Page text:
In the biggest move of the off-season— certainly for the Nets and arguably for the entire NBA — Kevin Durant will sign a four-year, $198 million extension that will keep the man many see as the game’s greatest player in Brooklyn through 2026.
Shlomo Sprung, writing for Boardroom, Durant’s media platform, said KD will decline his 2022-23 player option, permitting the deal to begin in 2022. He quoted Rich Kleiman, Durant’s agent, manager and business partner.
Two years after joining the Brooklyn Nets, 11-time NBA All-Star forward Kevin Durant has agreed to sign a four-year contract extension with the team worth $198 million on Friday, Durant’s longtime manager Rich Kleiman confirms.
Following the 2020-21 season, Durant had received $306,172,746 in total career earnings from his NBA contracts, which ranks No. 5 on the all-time list. The 32-year-old’s new deal in Brooklyn will take him above half a billion dollars earned on the court.
Here’s the year-by-year breakdown, including this season…
- 2021-22 – $42.0 million
- 2022-23 – $44.1 million
- 2023-24 – $47.6 million
- 2024-25 – $51.2 million
- 2025-26 – $54.7 million
So the grand total of what’s remaining on Durant’s first contract and the extension is $240 million over five years.
Durant, of course, is in Tokyo where he will play in the Olympic men’s basketball gold medal game Friday night (Saturday morning Tokyo time). The game vs. France will be televised starting at 10:30 p.m. ET on NBC. A win would give Durant three gold medals, tying him with Carmelo Anthony for the most in Olympic basketball’s 85-year history. Durant also has a gold from the 2010 FIBA World Cup championship.
The two-time Finals MVP becomes the first of the Nets “Big Three” to sign an extension. Both James Harden and Kyrie Irving are also eligible for similarly sized deals. James Harden can ink an extension for up to three years, $161.1 million. Irving can do four years, $181.6 million If Irving decides not to ink an extension this offseason, he is eligible for a five-year, $235 million max contract deal as a restricted free agent next summer.
Durant’s re-signing continues a Nets offseason that includes retaining Blake Griffin and Bruce Brown, signing guard Patty Mills and forward James Johnson, trading for the Suns Jevon Carter and drafting five college players, including first rounders Cameron Thomas and Day’Ron Sharpe. (Earlier Friday, the Nets added another player, DeAndre’ Bembry, a swingman who played for the Raptors last season.)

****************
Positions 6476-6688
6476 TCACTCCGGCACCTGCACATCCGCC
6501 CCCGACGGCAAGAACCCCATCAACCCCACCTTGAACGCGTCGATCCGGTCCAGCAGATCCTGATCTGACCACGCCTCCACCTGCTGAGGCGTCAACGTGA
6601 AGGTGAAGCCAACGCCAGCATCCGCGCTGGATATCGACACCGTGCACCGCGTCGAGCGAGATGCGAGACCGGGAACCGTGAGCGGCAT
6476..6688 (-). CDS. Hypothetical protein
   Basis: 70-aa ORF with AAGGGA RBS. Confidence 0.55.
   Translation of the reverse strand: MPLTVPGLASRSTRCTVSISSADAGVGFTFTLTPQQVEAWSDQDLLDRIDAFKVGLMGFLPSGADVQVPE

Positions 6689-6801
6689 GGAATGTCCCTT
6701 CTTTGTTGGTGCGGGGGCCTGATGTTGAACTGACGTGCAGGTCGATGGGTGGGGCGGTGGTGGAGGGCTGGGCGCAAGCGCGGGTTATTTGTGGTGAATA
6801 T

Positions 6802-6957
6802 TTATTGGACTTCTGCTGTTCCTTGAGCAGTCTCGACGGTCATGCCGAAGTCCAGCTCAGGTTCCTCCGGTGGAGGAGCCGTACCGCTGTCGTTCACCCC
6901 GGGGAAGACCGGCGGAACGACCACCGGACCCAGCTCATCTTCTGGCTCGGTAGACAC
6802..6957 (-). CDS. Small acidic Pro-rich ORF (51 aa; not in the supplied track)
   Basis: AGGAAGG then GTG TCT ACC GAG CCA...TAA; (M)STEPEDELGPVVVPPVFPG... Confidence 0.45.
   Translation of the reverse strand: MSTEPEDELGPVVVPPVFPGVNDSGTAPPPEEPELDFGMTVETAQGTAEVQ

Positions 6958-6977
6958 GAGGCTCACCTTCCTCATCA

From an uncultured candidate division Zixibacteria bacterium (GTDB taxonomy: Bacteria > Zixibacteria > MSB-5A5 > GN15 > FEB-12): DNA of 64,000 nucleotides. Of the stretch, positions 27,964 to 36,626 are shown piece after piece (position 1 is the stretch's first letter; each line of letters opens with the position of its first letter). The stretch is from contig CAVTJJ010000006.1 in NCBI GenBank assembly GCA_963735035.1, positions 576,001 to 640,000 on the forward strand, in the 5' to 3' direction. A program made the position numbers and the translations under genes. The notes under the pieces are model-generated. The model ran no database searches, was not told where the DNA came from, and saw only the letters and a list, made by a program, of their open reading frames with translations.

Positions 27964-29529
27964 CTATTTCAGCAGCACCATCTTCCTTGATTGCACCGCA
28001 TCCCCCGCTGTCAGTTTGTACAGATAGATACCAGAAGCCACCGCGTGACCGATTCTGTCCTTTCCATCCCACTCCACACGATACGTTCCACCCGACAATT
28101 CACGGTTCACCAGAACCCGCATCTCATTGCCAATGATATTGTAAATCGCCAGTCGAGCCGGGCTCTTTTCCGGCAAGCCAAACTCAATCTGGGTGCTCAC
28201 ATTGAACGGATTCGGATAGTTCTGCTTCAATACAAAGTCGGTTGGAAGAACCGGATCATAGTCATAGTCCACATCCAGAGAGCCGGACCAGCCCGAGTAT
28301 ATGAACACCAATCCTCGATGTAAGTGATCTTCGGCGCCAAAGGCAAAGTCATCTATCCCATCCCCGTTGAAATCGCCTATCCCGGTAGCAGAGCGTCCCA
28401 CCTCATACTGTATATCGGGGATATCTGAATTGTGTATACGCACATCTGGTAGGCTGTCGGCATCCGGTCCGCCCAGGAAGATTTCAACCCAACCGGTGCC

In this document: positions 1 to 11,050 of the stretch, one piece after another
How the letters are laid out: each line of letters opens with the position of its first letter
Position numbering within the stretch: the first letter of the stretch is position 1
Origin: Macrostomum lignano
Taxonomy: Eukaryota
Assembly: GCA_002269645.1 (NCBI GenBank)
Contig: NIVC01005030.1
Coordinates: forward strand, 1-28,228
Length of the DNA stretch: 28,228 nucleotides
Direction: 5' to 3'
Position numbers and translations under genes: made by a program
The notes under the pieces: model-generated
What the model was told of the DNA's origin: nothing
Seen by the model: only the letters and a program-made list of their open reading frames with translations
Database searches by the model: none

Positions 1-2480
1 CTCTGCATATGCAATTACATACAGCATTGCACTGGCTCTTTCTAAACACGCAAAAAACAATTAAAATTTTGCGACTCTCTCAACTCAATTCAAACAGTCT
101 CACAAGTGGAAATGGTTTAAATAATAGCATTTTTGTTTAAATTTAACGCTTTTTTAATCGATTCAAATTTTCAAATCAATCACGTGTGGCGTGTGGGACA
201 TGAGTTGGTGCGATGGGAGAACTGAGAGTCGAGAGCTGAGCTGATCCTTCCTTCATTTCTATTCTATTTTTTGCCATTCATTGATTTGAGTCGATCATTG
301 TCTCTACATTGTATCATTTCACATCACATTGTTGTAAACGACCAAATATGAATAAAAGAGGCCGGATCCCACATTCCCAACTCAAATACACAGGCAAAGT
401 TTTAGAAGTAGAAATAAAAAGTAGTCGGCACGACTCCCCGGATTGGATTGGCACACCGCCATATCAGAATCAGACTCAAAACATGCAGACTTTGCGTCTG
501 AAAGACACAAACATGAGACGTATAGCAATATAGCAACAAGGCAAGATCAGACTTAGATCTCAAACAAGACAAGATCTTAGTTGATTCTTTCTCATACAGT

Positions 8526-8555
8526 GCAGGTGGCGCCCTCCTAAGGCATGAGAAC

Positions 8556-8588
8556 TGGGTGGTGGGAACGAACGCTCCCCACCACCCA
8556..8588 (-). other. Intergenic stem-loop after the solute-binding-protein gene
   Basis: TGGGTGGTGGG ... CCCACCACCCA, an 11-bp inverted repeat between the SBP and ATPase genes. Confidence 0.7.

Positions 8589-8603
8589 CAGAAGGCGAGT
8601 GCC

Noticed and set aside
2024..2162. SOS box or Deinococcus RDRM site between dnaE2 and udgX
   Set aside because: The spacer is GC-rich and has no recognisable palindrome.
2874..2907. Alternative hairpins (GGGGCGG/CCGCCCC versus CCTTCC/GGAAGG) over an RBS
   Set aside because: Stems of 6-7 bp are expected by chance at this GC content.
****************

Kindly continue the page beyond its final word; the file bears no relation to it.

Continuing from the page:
In a segment on “The Jump” before the news of either the Durant extension or Bembry signing broke, Zach Lowe of ESPN and Marc J. Spears of The Undefeated spoke about how well the off-season was going for Brooklyn.
Durant, a two-time NBA champion and Finals MVP as a member of the Warriors, signed a four-year, $164 million contract with the team on June 30, 2019 as part of a sign-and-trade to Brooklyn just 20 days after rupturing his right Achilles tendon in Game 5 of that summer’s NBA Finals. The 6’10” four-time scoring champion didn’t play another NBA game for more than 18 months, missing the entire 2019-20 season.
In 2020-21, Durant averaged 26.9 points, 7.1 rebounds, and 5.6 assists per game in the regular season, setting career highs in field goal percentage (53.7 percent) and three-point percentage (45 percent).
During the playoffs, his numbers skyrocketed to 34.3 points and 9.3 boards per game on 54.2 percent shooting, including a 49-point, 17-rebound effort in Brooklyn’s second-round Game 5 win over the Bucks. He added 48 points in the Game 7 loss to the Bucks. Durant was only the third player to score 40+ points and play every minute in a Game 7, joining Jerry West and Oscar Robertson.
Earlier Friday, on “First Take,” Stephen A. Smith suggested that perhaps Durant could hold off on extending his contract … then sign with the Knicks! Yes, he did and here’s the proof…
Cold takes exposed much?
There’s no indication yet when Harden and Irving will sign. After the season, Nets ownership and management offer the three players the opportunity to take some time off before negotiating an extension. Because of the size of the extensions, Joe Tsai will likely to have to pay a record in luxury taxes before the deals expire.